The city of Toronto will do more frequent criminal record checks on taxi drivers, says a top official.
The move follows a Star investigation published Wednesday that revealed the city’s policy of only checking every four years allowed drivers with criminal convictions to remain on the road.
“Two years might be sufficient. If it isn’t we might do it annually,” said city licensing chief Bruce Robertson.
“What our goal would be is to make sure that we don’t let things fall through that we should know about.”
The Star obtained five years of data on drivers and found that some drivers with convictions for sexual assault, assault, drunk driving and threatening death continued to hold a taxi licence. In some cases, the city was not aware a driver had run-ins with the law because checks are only done every four years.
Current rules state a taxi driver must produce a criminal background check and driving record when they first apply for a licence and once every four years thereafter.
Robertson said he does not yet have a timeline for the change but it is now a priority.
He said the city is also examining how to formalize communication with police and the provincial Crown attorney’s office to ensure drivers with serious charges don’t fall through the cracks. The city relies on the honour system for drivers to report convictions (criminal and driving), but Robertson said they rarely self-report.
Beck Taxi driver Bernard Koranteng was convicted of assaulting a female passenger in 2007 and dangerous driving in 2005, for an incident involving a police officer. He was also convicted of threatening death in 2002.
The city did not know about any of those convictions until a complaint against Koranteng sparked an investigation. Koranteng is still driving. The city instructed him to attend a hearing where he appeared before an oversight tribunal and ultimately the city and Koranteng’s lawyer agreed to putting his licence on probation for three years and giving him a 10-day suspension.
Councillor Denzil Minnan-Wong wants to go farther and examine whether decisions made by the city and tribunal are putting the public at risk.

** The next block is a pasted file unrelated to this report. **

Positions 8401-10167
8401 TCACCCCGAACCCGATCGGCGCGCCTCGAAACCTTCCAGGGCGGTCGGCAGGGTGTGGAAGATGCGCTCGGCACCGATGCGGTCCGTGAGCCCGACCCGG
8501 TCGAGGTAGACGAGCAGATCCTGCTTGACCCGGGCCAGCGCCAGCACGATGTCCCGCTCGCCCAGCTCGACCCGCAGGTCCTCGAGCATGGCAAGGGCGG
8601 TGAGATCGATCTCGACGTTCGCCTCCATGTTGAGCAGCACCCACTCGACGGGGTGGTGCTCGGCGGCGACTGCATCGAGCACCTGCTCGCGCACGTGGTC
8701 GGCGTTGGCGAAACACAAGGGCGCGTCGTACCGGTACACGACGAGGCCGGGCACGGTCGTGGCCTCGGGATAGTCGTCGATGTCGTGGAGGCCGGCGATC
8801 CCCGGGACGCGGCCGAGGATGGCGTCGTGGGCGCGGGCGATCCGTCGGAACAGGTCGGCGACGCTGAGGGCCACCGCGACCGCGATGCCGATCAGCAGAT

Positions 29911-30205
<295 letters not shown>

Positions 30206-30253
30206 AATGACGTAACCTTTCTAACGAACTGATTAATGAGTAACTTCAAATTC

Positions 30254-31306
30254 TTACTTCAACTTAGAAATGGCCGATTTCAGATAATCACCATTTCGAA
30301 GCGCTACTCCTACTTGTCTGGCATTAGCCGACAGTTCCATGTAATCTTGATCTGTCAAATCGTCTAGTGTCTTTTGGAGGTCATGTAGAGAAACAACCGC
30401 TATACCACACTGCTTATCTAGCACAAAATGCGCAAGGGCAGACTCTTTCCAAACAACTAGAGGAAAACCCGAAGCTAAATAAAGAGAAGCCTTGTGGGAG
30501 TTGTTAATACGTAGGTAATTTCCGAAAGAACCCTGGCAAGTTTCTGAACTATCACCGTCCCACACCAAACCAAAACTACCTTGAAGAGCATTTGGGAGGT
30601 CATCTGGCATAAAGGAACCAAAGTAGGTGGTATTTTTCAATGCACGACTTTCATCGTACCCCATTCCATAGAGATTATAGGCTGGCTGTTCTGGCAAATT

“When a customer sees that little plate on a taxi, they’re led to believe it’s safe to get in. And I’m not just talking about the driver, I am talking about the car too,” Minnan-Wong said.
“I’m going to continue to drill down in terms of what the nature of this problem is,” he added.
The Star used public documents to show that of almost 340 drivers who appealed the city’s decision to refuse or grant a new licence in five years, only 53 were denied.
The majority remained on the road, as a result of a deal struck between city lawyers and a driver’s lawyer and approved by a civilian tribunal.
Among the drivers who kept their licences: seven who failed to remain at the scene of an accident; 16 who failed to stop in a school bus zone, and seven with convictions for drinking and driving.
One driver who was convicted of sexually assaulting a 13-year-old disabled girl remained on the road for almost four years after the city became aware of his record in 2008. He was convicted in 2005. The tribunal revoked his licence in March 2012.
In Toronto, roughly 10,400 drivers staff about 5,000 vehicles. When drivers first apply for a licence to drive a taxi they must produce a criminal background check and driving records. After that, licences are renewed annually, which can be done by phone or mail.
If a driver is convicted of a crime or Highway Traffic Act violation that city council has defined as unacceptable a driver will be informed that the city wants to refuse the granting of a new licence or intends to refuse or revoke an existing licence to drive a taxi.
The tribunal is charged with evaluating whether the crimes that resulted in a licence being denied or refused mean the driver is a danger to the public.